Author! Author!

Mary Ball Washington: The Untold Story of George Washington’s Mother by New York Times bestselling author Craig Shirley ’73 was released by Harper Collins (ISBN: 9780062456519) in 2019.

“Stubborn, aristocratic Mary Ball Washington was entrenched in the Old World ways of her ancestors, dismissing the American experiment even as her son led the successful rebellion against the crown. During his youth, ambitious George dove into the hard-scrabble work of a surveyor and rose through the ranks of the fledgling colonial army, even as his overprotective mother tried to discourage these efforts …

“In Mary Ball WashingtonNew York Times bestselling author Craig Shirley uncovers startling details about the inner workings of the Washington family. He vividly brings to life a resilient widow who singlehandedly raised six children and ran a large farm at a time when most women’s duties were relegated to household matters. Throughout, Shirley compares and contrasts mother and son, illuminating the qualities they shared and the differences that divided them.

“A significant contribution to American history, Mary Ball Washington is the definitive take on the relationship between George and Mary Washington, offering fresh insight into this extraordinary figure who would shape our nation—and the woman who shaped him.”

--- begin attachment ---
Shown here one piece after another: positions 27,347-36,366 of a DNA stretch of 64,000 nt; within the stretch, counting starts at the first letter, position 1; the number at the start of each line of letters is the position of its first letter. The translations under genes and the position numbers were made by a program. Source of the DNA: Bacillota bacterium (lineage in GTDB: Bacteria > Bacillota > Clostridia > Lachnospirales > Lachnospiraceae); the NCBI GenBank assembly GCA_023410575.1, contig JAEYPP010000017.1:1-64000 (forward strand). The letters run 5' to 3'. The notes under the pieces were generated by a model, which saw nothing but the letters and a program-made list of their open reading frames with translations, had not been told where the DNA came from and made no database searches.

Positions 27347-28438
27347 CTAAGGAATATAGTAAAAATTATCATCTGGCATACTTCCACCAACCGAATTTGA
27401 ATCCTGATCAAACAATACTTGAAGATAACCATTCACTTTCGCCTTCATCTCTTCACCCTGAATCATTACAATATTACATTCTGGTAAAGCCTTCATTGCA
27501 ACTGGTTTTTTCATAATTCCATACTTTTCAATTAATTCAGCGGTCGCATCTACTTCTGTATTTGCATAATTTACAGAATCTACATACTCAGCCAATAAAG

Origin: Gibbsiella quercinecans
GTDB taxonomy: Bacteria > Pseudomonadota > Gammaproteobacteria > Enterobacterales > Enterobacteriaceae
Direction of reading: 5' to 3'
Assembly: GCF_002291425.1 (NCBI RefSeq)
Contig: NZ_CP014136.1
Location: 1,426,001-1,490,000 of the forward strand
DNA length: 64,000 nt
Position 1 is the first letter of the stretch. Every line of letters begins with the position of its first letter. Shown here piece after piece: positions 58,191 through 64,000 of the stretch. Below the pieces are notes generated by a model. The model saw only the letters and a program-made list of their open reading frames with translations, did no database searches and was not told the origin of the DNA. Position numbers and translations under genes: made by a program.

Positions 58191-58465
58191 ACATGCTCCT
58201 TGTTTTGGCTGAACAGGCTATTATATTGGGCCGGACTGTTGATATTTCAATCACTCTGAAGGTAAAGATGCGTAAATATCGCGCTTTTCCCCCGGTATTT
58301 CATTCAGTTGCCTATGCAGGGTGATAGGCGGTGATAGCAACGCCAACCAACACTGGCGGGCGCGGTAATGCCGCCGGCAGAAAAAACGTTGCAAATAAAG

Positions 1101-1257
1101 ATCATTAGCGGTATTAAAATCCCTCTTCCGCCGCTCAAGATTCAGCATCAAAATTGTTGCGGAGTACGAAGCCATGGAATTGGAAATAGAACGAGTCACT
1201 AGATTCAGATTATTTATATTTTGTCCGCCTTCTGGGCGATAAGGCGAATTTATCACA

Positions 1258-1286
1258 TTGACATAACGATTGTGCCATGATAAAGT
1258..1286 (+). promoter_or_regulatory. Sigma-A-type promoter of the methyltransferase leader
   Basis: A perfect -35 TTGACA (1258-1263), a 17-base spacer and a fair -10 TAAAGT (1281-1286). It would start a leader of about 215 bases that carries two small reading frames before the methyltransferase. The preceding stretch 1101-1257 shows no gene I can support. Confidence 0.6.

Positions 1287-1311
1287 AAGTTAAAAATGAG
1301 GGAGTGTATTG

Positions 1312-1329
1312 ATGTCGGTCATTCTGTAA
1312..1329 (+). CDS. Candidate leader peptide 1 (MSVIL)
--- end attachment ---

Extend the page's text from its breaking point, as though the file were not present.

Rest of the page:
Barry Weinberg ’73, 33-year Major League Baseball athletic trainer with New York Yankees, Oakland Athletics, and St. Louis Cardinals, published Eating my way through baseball in 2019. Weinberg shares memories and anecdotes from some of the greatest personalities in sports, entertainment, and life, including Charles Barkley, Neil Armstrong, Thurman Munson, and more, stories you would only hear in the dugout, locker room, or sitting at Weinberg’s table. Woven throughout each chapter are the author’s favorite eateries, including his top picks listed by each American and National League city.